Durham to issue Tasers to every frontline officer
Durham Constabulary has become the second force in two days to announce it will issue conducted energy devices to all officers.
The force said the move is designed to offer more protection to both the public and the police.
All frontline officers who wish to carry one will be equipped with the upgraded X2 Tasers following intensive training in the safe use of the devices.
Over the next 12 months, the new model will be rolled out across the force, replacing the original X26 which has been used for the last 14 years.
On Tuesday (August 20), Northamptonshire Police said it would offer the devices to an additional 338 officers, equipping every officer in response, neighbourhood and proactive teams with Tasers.
Both forces said carrying a Taser will not be mandatory.
Durham Constabulary Chief Constable Jo Farrell said: “Sadly, there are situations in which police officers need to take immediate action to subdue violent suspects to protect the public.
“Tasers allow us to do so swiftly and safely, without causing lasting injury and are an extremely effective means of dealing with the many dangerous situations officers find themselves in.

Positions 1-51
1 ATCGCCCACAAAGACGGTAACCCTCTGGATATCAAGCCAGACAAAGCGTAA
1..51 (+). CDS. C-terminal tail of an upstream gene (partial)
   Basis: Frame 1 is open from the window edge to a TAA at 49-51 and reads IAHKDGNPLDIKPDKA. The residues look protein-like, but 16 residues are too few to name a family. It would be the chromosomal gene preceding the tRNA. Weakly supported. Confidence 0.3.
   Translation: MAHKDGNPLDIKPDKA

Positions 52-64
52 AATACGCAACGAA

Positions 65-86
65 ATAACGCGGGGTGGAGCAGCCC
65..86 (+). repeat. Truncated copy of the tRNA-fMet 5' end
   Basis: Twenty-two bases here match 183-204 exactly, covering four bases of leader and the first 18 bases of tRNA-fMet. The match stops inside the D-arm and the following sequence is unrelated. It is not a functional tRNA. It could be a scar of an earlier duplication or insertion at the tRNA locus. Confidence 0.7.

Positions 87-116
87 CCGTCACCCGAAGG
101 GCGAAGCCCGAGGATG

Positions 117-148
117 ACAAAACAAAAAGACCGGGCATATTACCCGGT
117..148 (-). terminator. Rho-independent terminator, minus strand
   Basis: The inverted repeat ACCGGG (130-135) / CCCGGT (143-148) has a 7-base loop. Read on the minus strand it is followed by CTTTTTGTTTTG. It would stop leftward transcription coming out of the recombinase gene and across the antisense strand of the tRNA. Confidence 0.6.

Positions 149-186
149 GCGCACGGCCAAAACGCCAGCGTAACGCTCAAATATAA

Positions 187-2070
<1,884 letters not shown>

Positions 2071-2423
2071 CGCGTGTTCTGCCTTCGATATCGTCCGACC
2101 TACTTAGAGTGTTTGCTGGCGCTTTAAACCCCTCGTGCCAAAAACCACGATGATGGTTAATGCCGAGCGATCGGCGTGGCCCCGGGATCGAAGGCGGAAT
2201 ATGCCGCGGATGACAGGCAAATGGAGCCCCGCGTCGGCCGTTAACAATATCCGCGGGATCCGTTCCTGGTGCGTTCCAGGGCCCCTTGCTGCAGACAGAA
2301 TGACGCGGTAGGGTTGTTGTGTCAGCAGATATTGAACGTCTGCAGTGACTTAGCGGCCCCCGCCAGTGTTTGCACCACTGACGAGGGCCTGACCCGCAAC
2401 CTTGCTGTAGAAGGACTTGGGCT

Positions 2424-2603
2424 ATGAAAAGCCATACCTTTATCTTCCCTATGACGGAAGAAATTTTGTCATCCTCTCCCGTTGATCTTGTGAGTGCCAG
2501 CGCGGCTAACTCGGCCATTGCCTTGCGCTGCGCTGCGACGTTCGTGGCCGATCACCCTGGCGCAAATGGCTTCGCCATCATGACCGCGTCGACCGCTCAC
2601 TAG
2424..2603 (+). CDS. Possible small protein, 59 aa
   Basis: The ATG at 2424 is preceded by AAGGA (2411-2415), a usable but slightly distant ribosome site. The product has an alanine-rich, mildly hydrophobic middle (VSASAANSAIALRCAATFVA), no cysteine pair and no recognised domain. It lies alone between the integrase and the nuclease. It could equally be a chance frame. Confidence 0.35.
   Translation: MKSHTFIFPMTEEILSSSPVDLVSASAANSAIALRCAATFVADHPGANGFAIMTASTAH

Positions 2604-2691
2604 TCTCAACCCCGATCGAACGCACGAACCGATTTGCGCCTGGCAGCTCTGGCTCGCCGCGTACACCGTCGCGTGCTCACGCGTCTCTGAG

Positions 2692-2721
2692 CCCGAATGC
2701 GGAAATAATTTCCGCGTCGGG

“Too often our officers are subject to assaults in the line of duty, simply for doing their job.
“We need to make sure that our officers have the tools they need to protect the public and protect themselves”.
Tasers were first introduced into Durham in 2005, when they were issued to a handful of authorised firearms officers.
The X2 model Taser was authorised for deployment by the Home Office in 2017 and features a number of improvements on earlier versions of the system, most notably the capacity to fire a second cartridge if the first misses its target.
Andy Jackson, chairman of Durham Police Federation, said: “I strongly support the wider roll-out of Taser to all frontline officers should they wish to be equipped with it.
“Taser is an extremely effective means of dealing with the many dangerous situations that officers often face on the streets and is a less lethal option than more conventional firearms.
“In a number of cases where Taser is drawn, it is not fired as the deterrent is enough, which helps protect communities as well as protecting officers from assaults”.